With these factors in mind, we need to assess Stalin’s options when dealing with the West. Timothy Dunmore summed up Stalin’s options into two Rs: revolution or retrenchment.11 These in turn symbolise the two main points of view held by historians in regards to the character of Stalin’s foreign policy. On one hand, he could make a risky attempt to unsettle the citizens of the West in the hope of spurring revolutions as his Leninist-Marxist ideals promoted – thus supporting the “traditional” argument that Stalin fully intended to spread communism, and with that, Soviet control throughout the world (historian Anthony Bouscaren even goes so far as to describing communism as a “disease of the mind”) 12.On the other hand, he could avoid Western contacts and focus on strengthening the Soviet Union’s internal position, thus promoting his own “socialism in one country” slogan. This in turn supports the “revisionist” argument made by historians who claim that Stalin’s foreign policy was purely defensive in nature; not expansive. Stalin chose the latter, which Caroline Kennedy-Pipe describes as being his “strategy of denial”.13 Stalin intended to deny Germany’s potential to rearm and also deny allied forces any influence in Eastern Europe - especially the United States who still had troops deployed there. To start with, Stalin proceeded to establish a strong buffer zone on Russia’s western front which came to be known as the Eastern Bloc. People’s Republics sprung up, including nations such as Bulgaria (1946), Romania (1947), Hungary (1947) and, to the dismay of the allies, Poland (1947). Stalin was able to bring Poland into Soviet control at the Potsdam conference in July 1945. As a result of his troops occupying the country at the end of the war, he along with Molotov was able to force the allies into accepting the new Oder-Niesse line in which Poland ceded their eastern territory to the Soviet Union but gained eastern parts of Germany.14 In reality, both territories were under strong Soviet control – strengthening our argument that Stalin was opportunistic as well as cautious. If Stalin’s statement of intent had not yet been acknowledged, then by February 1948 it most certainly was. Czechoslovakia, the country that Churchill remarked as being the only exception to the “police governments” of Eastern Europe in his Iron Curtain speech was overrun after a communist coup. As one would suspect, the Czech communists had support from Moscow – particularly from their Soviet ambassador Valerian Zorin.15 With Czechoslovakia added to the Soviet satellite states, Stalin had the defensive line he so desired on the Soviet Union’s western frontier. What needs to be stressed, however, is that Stalin did not suddenly forbid non-communist parties from getting involved in their political arenas at the end of the war: some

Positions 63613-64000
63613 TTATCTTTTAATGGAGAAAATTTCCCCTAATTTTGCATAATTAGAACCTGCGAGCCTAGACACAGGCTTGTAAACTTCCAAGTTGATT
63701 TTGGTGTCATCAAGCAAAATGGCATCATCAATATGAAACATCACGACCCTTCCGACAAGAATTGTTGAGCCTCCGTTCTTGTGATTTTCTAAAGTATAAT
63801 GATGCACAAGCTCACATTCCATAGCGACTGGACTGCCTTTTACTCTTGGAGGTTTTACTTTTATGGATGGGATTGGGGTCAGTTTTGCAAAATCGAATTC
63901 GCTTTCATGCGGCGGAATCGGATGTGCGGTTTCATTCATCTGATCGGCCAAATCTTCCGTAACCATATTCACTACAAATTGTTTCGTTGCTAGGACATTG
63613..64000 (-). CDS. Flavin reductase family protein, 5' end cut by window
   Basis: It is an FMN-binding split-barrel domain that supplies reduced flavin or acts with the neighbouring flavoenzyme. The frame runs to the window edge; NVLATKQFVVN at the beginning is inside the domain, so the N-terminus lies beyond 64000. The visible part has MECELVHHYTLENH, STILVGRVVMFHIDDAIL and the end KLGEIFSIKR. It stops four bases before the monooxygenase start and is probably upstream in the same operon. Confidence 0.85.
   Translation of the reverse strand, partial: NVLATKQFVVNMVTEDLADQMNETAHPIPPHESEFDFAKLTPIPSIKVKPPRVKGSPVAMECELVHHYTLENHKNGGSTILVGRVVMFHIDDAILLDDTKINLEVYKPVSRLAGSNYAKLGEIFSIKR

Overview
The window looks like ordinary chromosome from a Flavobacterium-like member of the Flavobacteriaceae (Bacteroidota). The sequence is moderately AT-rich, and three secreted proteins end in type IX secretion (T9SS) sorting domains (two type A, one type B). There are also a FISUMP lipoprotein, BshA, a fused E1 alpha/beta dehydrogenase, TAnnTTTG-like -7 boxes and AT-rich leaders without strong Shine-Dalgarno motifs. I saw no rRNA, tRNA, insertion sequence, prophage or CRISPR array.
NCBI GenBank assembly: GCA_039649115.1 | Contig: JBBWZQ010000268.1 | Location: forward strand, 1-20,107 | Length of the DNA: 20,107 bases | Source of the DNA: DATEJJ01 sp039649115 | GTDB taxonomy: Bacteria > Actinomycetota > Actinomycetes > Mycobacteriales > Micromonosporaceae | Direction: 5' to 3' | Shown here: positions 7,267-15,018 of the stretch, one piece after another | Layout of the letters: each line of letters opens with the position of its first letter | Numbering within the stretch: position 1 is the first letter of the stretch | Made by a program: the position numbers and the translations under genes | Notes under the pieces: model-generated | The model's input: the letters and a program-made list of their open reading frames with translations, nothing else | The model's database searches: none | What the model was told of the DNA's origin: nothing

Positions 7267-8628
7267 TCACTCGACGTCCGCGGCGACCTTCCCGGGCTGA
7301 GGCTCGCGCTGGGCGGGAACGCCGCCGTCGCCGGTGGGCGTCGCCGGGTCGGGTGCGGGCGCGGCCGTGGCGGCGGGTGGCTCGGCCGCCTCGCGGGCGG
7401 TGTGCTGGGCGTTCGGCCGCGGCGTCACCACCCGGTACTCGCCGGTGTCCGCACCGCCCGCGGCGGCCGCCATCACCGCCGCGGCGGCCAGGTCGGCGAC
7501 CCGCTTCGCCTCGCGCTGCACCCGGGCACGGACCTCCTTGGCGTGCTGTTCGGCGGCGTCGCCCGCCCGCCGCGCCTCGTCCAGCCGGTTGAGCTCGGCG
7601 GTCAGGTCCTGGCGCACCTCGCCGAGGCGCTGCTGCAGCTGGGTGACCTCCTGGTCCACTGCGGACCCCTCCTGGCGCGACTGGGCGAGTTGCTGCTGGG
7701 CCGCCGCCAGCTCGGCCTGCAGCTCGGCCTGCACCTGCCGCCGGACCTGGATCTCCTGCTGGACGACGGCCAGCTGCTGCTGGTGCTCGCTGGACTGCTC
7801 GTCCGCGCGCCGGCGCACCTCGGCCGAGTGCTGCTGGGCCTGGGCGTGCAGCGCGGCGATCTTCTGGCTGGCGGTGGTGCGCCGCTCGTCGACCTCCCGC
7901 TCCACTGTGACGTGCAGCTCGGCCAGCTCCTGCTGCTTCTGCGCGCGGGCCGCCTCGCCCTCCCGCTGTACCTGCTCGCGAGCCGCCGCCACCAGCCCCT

11 Dunmore, Soviet Politics, p. 100 12 Anthony Bouscaren, Soviet Foreign Policy: A Pattern of Persistence (Fordham University Press, 1962) p. 7 13 Kennedy-Pipe, Cold War, p. 35 14 Chris Ward, Stalin’s Russia: Second Edition (HodderArnold, 1993) p. 204 15 Bouscaren, Persistence, p. 121

were still able to participate in their political arenas for at least a few years before Stalin began tinkering with their governments.16

The “Iron Curtain”: The map on the left17 shows Europe on the eve of war in 1939 while the map on the right18 shows Europe 10 years later in 1949. Europe has changed significantly: the buffer states (light red) are in place to prevent future invasions from the West, emphasising the defensive side of Stalin’s foreign policy.

Germany, of course, was a vital cog in putting Stalin’s defensive plan into action. However, the country was split into four sections in accordance to the Yalta conference. Berlin, which was deep in the Soviet section, was also split. In June 1948 the city was to become the arena for arguably the first major Cold War crisis between the great powers. The previous year, the United States followed up on her commitment to remain involved in international affairs by introducing the Marshall Plan, an economic relief plan that handed out financial aid to struggling European countries to help them rebuild after the war. Stalin again perceived this differently. To him, it was “a capitalist offensive against his rule”. 19 It would be easy to assume that Stalin simply dismissed the Marshall Plan with little thought. On the contrary, Stalin sent Molotov along with 100 Soviet specialists to hear the details of the plan in Paris – demonstrating that he did at least for a time take this plan seriously.20 After rejecting the plan, Stalin did two things. First, he created Cominform in September 1947 to provide Eastern Europe with Soviet foreign aid and manage the communist parties scattered around the continent. Second, and most crucially, he ordered all road and railways used by the allies to access Berlin to be blocked on the 24th of June
16 Keylor, Twentieth-Century, p. 234 17 “Europe on the Eve of World War II”, http://www.wwnorton.com/college/history/ralph/resource/wwii.htm (n.d) 18 “Europe’s Changing Borders”, http://news.bbc.co.uk/1/shared/spl/hi/europe/02/euro_borders/html/8.stm (2003) 19 Ralph B. Levering, The Cold War, 1945-1972 (Harlan Davidson Inc, 1982) p. 34 20 Ward, Russia, p. 207